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>> Even as polls find more Americans warming up to President Trump's tax reform, there's one sector that is stone cold to the changes. Developers and advocates of affordable housing. That's because most affordable housing projects across the US are funded by a tax credit which allows corporations to get a tax break for investing in affordable housing nationwide.
So when the corporate tax rate was slashed from 35% to 21% in December, the value of those tax credits fell dramatically, hurting every facet of affordable housing development.>> If you're involved in lending, investing, building, owning or managing affordable housing, it just got a lot harder.>> Real estate lender Grace John says the tax credit program helped to produce roughly 3 million rental units since its inception in 1986.
Now it's a lot harder.>> A lot of projects now have a gap. Whereas they were previously able to finance the development 100% with the tax credits and the bonds, they now need additional sources of capital. And so there are a lot of projects that are going back to municipalities and they're looking for this show subsidy.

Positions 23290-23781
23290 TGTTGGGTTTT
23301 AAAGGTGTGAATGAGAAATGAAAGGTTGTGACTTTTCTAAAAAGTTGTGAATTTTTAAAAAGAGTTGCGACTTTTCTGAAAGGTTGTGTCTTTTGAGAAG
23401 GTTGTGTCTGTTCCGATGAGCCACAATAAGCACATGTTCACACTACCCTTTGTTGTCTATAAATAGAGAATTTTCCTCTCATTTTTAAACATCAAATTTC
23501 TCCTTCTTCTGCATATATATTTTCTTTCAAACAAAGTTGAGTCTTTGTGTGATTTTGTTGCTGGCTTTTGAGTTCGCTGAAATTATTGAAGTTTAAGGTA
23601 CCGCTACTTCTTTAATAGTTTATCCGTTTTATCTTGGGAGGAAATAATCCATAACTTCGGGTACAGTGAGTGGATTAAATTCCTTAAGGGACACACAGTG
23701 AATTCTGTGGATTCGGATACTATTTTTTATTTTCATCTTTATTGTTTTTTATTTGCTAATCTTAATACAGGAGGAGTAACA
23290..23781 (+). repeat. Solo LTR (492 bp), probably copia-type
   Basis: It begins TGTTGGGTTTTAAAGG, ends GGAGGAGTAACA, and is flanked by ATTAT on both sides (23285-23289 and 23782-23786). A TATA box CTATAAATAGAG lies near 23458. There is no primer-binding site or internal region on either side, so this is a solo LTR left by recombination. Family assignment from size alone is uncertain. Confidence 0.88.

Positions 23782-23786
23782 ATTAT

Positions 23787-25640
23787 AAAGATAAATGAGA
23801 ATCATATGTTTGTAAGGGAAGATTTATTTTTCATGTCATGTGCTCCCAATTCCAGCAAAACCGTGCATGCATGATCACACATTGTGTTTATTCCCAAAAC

>> Experts say the changes in tax reform good mean of sharp drop in affordable housing units over the next decade, compounding an existing shortage.>> A scaling back by investors could hurt the most vulnerable New Yorkers. Like folks who live at this post-war building in the Bronx, which was revamped in 2017 partially through funding by the tax credit.
>> They are working families from sort of municipal type jobs, nurses, a lot of healthcare stuff to sort of people really struggling to get by and make their ends meet.>> Lawmakers on both sides of the aisle in Washington have recognized the problem. Democratic Senators Maria Cantwell of Washington and Republican Orrin Hatch of Utah have sponsored a bill to increase the number of low-income housing tax credits by 50% to encourage new construction.
But until then, those who build affordable housing and those that depend on it have a reason to worry.